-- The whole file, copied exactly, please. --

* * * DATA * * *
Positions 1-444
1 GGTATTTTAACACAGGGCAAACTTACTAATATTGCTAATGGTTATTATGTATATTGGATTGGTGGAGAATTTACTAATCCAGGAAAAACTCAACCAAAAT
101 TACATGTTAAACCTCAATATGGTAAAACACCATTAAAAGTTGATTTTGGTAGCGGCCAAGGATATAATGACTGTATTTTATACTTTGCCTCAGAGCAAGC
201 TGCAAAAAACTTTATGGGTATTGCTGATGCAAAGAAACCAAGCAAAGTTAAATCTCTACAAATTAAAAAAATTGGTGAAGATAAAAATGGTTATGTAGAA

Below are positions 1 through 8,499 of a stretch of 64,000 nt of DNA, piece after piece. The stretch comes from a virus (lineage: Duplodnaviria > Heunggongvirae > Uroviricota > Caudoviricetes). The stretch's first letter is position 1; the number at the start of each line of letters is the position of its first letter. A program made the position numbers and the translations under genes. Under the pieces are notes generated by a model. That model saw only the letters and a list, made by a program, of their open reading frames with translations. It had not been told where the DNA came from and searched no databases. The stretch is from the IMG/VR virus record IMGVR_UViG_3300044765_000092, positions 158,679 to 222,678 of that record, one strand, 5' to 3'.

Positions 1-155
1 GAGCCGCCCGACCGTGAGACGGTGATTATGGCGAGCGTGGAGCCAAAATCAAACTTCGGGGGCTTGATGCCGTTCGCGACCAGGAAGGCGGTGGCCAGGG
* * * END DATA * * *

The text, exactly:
Positions 1-444
1 GGTATTTTAACACAGGGCAAACTTACTAATATTGCTAATGGTTATTATGTATATTGGATTGGTGGAGAATTTACTAATCCAGGAAAAACTCAACCAAAAT
101 TACATGTTAAACCTCAATATGGTAAAACACCATTAAAAGTTGATTTTGGTAGCGGCCAAGGATATAATGACTGTATTTTATACTTTGCCTCAGAGCAAGC
201 TGCAAAAAACTTTATGGGTATTGCTGATGCAAAGAAACCAAGCAAAGTTAAATCTCTACAAATTAAAAAAATTGGTGAAGATAAAAATGGTTATGTAGAA

Below are positions 1 through 8,499 of a stretch of 64,000 nt of DNA, piece after piece. The stretch comes from a virus (lineage: Duplodnaviria > Heunggongvirae > Uroviricota > Caudoviricetes). The stretch's first letter is position 1; the number at the start of each line of letters is the position of its first letter. A program made the position numbers and the translations under genes. Under the pieces are notes generated by a model. That model saw only the letters and a list, made by a program, of their open reading frames with translations. It had not been told where the DNA came from and searched no databases. The stretch is from the IMG/VR virus record IMGVR_UViG_3300044765_000092, positions 158,679 to 222,678 of that record, one strand, 5' to 3'.

Positions 1-155
1 GAGCCGCCCGACCGTGAGACGGTGATTATGGCGAGCGTGGAGCCAAAATCAAACTTCGGGGGCTTGATGCCGTTCGCGACCAGGAAGGCGGTGGCCAGGG